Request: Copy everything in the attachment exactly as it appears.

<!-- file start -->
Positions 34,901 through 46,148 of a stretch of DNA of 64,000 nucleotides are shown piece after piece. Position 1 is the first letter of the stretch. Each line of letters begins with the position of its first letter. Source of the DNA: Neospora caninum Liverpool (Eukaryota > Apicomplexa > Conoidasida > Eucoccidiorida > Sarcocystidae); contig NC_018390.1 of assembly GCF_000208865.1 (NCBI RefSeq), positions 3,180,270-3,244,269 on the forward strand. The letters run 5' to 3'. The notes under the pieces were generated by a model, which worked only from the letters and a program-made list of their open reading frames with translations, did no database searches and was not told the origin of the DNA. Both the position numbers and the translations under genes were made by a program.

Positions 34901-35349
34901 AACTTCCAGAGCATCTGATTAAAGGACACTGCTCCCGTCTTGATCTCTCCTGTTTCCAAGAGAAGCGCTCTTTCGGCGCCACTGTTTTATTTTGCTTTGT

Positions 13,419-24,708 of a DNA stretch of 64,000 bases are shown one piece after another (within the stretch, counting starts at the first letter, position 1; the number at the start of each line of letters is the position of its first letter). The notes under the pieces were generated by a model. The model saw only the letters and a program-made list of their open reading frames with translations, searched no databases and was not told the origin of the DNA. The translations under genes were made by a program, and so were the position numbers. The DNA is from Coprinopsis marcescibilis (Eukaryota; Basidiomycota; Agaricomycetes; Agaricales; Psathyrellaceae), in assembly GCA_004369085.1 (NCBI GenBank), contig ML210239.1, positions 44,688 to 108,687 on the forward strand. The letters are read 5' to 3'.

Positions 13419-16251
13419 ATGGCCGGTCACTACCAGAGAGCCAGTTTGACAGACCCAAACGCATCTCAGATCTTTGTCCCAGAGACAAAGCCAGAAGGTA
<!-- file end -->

Positions 34,901 through 46,148 of a stretch of DNA of 64,000 nucleotides are shown piece after piece. Position 1 is the first letter of the stretch. Each line of letters begins with the position of its first letter. Source of the DNA: Neospora caninum Liverpool (Eukaryota > Apicomplexa > Conoidasida > Eucoccidiorida > Sarcocystidae); contig NC_018390.1 of assembly GCF_000208865.1 (NCBI RefSeq), positions 3,180,270-3,244,269 on the forward strand. The letters run 5' to 3'. The notes under the pieces were generated by a model, which worked only from the letters and a program-made list of their open reading frames with translations, did no database searches and was not told the origin of the DNA. Both the position numbers and the translations under genes were made by a program.

Positions 34901-35349
34901 AACTTCCAGAGCATCTGATTAAAGGACACTGCTCCCGTCTTGATCTCTCCTGTTTCCAAGAGAAGCGCTCTTTCGGCGCCACTGTTTTATTTTGCTTTGT

Positions 13,419-24,708 of a DNA stretch of 64,000 bases are shown one piece after another (within the stretch, counting starts at the first letter, position 1; the number at the start of each line of letters is the position of its first letter). The notes under the pieces were generated by a model. The model saw only the letters and a program-made list of their open reading frames with translations, searched no databases and was not told the origin of the DNA. The translations under genes were made by a program, and so were the position numbers. The DNA is from Coprinopsis marcescibilis (Eukaryota; Basidiomycota; Agaricomycetes; Agaricales; Psathyrellaceae), in assembly GCA_004369085.1 (NCBI GenBank), contig ML210239.1, positions 44,688 to 108,687 on the forward strand. The letters are read 5' to 3'.

Positions 13419-16251
13419 ATGGCCGGTCACTACCAGAGAGCCAGTTTGACAGACCCAAACGCATCTCAGATCTTTGTCCCAGAGACAAAGCCAGAAGGTA